What do other file systems do? One approach is to just throw up its figurative hands in cases of these extreme corruptions. (After all, everyone is regularly doing backups, right? So we don't have to try that hard. :-) This approach is the more common one when the file system does not have a fixed inode table, as in ntfs.

Reiserfs does not have a fixed inode table, so what it will do when it can't find its "dancing inodes" is to do a brute force search of all blocks in the file system trying to find blocks that look like inode table blocks. The problem though with that approach is if you try to store VM disk images of reiserfs file systems in a reiserfs file system, and the fsck.reiserfs does the brute force search of all blocks, the resulting franken-filesystem can be.... entertaining.

As to whether this will damage your disk drive, it shouldn't. But if the disk drive is spinning for an hour or so is causing it to get hot enough to damage it, then it's not properly designed or installed, and normal operations could very easily cause damage. But then you should be complaining to your hardware vendor / provider.

  • Isn’t there some fixed UUID in each inode to clearly mark it as belonging to a certain file system, or do I remember this from XFS? With such a UUID that is also stored in the superblock, it could quickly be determined whether an inode belongs to the current superblock or not (thus also avoiding your "VM images on the file system confusing recovery" issues).
    – Ro-ee
    Sep 13, 2020 at 15:31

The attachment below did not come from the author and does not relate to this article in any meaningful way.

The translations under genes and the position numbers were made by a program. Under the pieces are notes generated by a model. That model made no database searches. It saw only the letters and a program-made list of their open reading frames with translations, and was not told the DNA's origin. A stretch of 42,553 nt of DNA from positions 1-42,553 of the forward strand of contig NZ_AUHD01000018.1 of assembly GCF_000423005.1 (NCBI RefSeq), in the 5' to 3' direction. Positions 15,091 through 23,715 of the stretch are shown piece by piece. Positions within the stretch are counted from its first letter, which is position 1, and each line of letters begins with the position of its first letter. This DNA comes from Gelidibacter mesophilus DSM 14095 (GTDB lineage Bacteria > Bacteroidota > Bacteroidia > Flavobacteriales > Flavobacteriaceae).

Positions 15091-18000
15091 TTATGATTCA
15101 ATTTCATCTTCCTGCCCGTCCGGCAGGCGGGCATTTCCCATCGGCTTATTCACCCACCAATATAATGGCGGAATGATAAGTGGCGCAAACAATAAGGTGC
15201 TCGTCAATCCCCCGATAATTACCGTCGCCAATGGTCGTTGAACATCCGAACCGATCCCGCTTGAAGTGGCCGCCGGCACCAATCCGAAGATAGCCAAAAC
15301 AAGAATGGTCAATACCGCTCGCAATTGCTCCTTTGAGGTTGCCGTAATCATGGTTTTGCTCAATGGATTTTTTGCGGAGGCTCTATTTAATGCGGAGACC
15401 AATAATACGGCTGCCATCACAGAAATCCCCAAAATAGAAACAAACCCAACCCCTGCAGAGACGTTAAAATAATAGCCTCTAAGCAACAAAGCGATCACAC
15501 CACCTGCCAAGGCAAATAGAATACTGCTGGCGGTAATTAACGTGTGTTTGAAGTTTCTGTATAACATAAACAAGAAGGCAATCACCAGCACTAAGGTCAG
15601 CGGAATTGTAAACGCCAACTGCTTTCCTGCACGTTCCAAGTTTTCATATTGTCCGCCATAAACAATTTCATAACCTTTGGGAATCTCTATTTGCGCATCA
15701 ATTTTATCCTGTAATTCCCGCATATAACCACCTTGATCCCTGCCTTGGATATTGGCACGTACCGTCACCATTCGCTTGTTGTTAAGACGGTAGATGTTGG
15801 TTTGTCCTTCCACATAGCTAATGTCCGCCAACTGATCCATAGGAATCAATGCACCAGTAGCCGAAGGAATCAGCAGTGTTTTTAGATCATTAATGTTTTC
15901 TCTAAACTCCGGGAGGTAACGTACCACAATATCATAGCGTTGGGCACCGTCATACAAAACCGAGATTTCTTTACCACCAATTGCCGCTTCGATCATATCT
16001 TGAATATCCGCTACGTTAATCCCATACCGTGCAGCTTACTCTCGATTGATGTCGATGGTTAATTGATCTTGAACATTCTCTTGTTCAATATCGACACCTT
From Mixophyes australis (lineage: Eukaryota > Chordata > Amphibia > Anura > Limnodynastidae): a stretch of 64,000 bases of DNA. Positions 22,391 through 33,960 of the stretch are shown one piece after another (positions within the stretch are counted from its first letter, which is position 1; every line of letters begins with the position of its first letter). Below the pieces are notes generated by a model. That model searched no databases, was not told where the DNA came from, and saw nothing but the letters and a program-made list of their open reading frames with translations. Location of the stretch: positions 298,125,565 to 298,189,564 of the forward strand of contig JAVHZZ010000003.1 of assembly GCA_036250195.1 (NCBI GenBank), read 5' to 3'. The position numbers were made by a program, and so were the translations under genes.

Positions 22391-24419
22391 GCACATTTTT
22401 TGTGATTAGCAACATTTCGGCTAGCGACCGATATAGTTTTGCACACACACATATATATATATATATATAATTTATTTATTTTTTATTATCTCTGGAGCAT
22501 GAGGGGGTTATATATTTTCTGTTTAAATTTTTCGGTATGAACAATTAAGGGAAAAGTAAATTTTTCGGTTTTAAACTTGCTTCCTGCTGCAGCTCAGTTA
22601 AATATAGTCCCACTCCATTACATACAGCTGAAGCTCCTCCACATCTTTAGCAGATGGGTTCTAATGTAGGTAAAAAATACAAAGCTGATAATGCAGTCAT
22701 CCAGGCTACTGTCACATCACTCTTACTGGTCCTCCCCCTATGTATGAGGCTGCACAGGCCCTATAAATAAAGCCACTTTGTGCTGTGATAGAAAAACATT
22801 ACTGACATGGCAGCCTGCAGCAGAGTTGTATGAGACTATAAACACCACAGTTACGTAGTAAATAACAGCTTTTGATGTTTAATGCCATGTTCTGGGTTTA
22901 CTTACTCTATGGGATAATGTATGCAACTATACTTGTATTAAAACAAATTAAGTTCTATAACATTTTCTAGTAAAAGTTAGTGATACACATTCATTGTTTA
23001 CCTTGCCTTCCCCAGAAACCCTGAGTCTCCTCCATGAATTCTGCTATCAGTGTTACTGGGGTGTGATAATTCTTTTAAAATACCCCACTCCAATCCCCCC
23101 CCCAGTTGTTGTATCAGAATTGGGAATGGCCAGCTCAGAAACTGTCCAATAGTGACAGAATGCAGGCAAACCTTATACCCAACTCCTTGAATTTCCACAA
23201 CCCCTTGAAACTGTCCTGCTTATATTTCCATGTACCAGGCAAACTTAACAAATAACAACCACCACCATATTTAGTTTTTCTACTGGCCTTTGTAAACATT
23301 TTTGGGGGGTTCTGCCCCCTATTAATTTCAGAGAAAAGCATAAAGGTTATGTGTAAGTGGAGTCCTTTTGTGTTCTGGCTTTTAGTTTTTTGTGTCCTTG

• Thank you very much for your detail explanation. To clarify if what I understand is correct: (1) inode table init is only useful when doing fsck. It won't help ext4 performance at all. Right? (2) Because nowadays, the external hard drive is auto mounted. Can I simply run the following to force the full speed of lazyinit? sudo mount -o remount,init_itable=0 /media/user/sda1. Is this command right? Thanks a lot.
    – sgon00
    Sep 14, 2020 at 4:32
  • @Ro-ee a UUID is 16 bytes, and that's a lot of space to spend on each inode. We could spread out the UUID so we only spend one byte per inode across each inode table block, but that's not something we've done to date since inode initialization (either lazy or not) was "good enough" for most users. However, if someone wants to propose which byte in the core 128 byte inode should be used, and wants to send a patch, it would be a relatively easy starter project for someone who wants to get involved into ext4 development. Sep 16, 2020 at 22:03
  • @TheodoreTs'o ok, then this UUID thing I must remember from XFS or such and not from ext4. I happened to come upon it when making a file system driver function that would change a fs’ UUID (after cloning etc.). In older XFS versions you’d have to change every single file entry (and re-calculate checksums). Newer versions have one 'public' UUID (that can be changed without many repercussions) and another UUID repeated in each inode, that won’t need changing – even when cloned.
    – Ro-ee
    Sep 16, 2020 at 22:17